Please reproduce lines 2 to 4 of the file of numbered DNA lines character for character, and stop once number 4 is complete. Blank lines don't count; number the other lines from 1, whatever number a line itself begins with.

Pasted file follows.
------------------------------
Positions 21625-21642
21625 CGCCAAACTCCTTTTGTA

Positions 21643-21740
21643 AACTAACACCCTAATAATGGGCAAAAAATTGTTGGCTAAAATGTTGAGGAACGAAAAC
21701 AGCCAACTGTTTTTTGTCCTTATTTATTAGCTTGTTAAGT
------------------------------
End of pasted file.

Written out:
21625 CGCCAAACTCCTTTTGTA

Positions 21643-21740
21643 AACTAACACCCTAATAATGGGCAAAAAATTGTTGGCTAAAATGTTGAGGAACGAAAAC